Bordeaux is a curious mix of the old and the new. On the one hand you have modern cutting edge wine making techniques and on the other you have deep rooted customs that are centuries old. Occasionally you come across an inspired wine maker who successfully marries the two together. Patrick Meynard of Chateau Lalaudey is such a man.
Patrick took over the helm of his family’s bottle packaging business, Meynard & Fils, in 2005. Situated on the Quai de Chartrons in Bordeaux the company dates back to 1880 and it specialises in the practice of encasing wine bottles in wire sleeving. The small firm was starting to suffer from increased competition abroad and things needed to change rapidly. Patrick had to find a dynamic solution to breathe new life into the company so he set about inventing new machinery. His latest inventions are highly secret but Meynard & Fils now own the fastest wire sleeve producing machines available. Patrick also revived the old practice of encasing wine bottles in wire sleeving in Bordeaux, having shrewdly spotted the potential in designer packaging for premium wines and spirits.
A century ago the wire sleeving around the bottle protected against counterfeiters. At that point in time wine makers had discovered that unscrupulous merchants were pasting labels from the more prestigious wines onto cheaper bottles of inferior wines. Empty bottles were also refilled with cheaper wine and passed off as the real thing. To prevent this, wine makers began the practice of putting wire sleeving around their bottles. The wire sleeving was held together at the bottom of the bottle by a lead seal stamped with the Chateau owners coat of arms. This could then guarantee that the wine in the bottle was not tampered with as you could only remove the cork if you broke the wire.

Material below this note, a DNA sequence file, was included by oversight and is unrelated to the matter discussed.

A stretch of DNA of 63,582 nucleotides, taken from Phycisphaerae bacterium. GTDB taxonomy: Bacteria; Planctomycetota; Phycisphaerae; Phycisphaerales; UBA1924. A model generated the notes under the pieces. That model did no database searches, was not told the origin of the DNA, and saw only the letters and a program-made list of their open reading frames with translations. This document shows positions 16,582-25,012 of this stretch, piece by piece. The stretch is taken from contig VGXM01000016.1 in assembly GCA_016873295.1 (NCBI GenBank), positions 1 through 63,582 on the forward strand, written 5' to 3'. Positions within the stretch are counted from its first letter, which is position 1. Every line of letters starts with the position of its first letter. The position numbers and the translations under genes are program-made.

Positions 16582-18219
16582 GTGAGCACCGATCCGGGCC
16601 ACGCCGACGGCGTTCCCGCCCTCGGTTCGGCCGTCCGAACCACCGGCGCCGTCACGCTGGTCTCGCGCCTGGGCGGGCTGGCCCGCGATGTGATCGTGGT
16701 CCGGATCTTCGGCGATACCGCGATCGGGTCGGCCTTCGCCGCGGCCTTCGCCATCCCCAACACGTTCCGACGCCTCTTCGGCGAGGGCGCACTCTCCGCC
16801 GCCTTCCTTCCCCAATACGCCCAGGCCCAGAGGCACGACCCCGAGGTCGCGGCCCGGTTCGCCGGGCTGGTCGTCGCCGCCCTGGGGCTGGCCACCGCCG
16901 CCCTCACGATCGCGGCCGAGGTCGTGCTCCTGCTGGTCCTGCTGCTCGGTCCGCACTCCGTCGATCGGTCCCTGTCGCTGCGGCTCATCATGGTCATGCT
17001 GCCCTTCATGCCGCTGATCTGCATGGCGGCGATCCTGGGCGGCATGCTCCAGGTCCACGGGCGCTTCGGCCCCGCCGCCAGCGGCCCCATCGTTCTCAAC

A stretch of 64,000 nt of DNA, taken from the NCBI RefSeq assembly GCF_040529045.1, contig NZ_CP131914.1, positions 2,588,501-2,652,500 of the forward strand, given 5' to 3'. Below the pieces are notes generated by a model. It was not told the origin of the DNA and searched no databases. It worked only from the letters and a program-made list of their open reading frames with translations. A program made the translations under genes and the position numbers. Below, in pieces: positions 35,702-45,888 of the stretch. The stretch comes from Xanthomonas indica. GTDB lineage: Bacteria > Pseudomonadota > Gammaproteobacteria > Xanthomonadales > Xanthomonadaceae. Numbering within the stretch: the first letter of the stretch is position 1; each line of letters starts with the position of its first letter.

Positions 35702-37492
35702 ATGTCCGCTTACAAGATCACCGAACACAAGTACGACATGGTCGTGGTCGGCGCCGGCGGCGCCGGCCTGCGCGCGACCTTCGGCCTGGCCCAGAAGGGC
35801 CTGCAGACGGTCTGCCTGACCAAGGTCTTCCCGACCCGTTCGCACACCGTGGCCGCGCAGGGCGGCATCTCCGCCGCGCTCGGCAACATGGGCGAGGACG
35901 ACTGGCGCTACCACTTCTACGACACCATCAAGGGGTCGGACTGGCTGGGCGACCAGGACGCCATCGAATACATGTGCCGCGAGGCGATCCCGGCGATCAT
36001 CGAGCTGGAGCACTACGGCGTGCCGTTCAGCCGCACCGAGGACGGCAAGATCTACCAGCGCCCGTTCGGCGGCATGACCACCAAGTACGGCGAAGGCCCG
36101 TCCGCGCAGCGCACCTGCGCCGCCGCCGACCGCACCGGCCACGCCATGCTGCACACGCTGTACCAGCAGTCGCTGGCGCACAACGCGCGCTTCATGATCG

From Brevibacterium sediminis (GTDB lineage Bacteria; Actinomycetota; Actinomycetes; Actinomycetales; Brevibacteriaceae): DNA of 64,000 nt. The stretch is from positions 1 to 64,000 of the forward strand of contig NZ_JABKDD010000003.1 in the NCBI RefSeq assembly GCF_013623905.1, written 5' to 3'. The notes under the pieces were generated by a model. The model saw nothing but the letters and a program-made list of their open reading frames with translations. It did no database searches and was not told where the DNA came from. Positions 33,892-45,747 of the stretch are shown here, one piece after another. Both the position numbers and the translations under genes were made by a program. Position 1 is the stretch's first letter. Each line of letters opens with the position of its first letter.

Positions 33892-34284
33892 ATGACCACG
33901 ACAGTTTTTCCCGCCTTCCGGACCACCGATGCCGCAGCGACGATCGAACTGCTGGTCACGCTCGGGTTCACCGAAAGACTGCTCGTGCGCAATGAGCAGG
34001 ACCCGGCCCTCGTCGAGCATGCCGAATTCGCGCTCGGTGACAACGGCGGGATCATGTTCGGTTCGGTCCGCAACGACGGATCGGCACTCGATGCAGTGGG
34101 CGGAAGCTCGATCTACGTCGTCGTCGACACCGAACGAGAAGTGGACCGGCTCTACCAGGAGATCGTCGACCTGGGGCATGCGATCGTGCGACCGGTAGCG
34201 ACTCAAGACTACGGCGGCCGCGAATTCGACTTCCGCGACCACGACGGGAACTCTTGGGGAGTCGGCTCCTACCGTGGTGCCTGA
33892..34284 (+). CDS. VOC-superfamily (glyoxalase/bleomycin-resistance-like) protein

Wine bottles encased in wire sleeving gradually acquired a certain status. The wire sleeving meant that they were worth protecting and that they were something a little bit special. Bordeaux used the technique in the late 1880s and occasionally old bottles are discovered with their wire sleeving still intact. The practice fell out of favour once Baron Philippe de Rothschild began estate bottling. By that time the practice had caught on in Spain and most people think that wire sleeving is an Spanish invention – but most of the wire sleeves on Spanish bottles were produced by Meynard & Fils in Bordeaux.
Today Meynard & Fils not only invent new machinery but they have a modern twist on the theme, introducing gold and silver coloured wire as well as raffia sleeves that can fit any bottle, no matter what shape. This upmarket packaging helps the wines to stand out as a brand and has become part of their marketing. Patrick’s innovations have been successful and his long list of customers include Francis Ford Coppola, Yves Saint Laurent perfume, Marqués de Riscal Rioja and Diageo.
Patrick didn’t stop there. In 2007 he bought Chateau Lalaudey on the highest gravel ridge in Moulis (on the Bouqueyran plateau) and built a brand new chai. He also bought Lalaudey’s neighbour Chateau Pomeys and his vineyards now cover 61 acres (25 hectares).
Both wines are Cru Bourgeois and Patrick has enlisted the famous wine maker Eric Boissenot as consultant oenologist (who also works with Chateaux Margaux, Palmer, Chasse Spleen and Nenin). Patrick has outlawed herbicides to revive the ancient practice of tillage. Pesticides are also banned. The chai is equipped with facilities combining tradition and modernity and particular attention is paid to the selection of barrels from eight different coopers. Grapes are hand picked at harvest from selected plots and double sorted. In fact Patrick does everything he can to meet the highest standards of quality possible. It’s working – his wines have a long list of awards and a growing reputation.
Needless to say, Chateau Lalaudey comes dressed in a wire sleeve and is a really good example of an up and coming Bordeaux wine.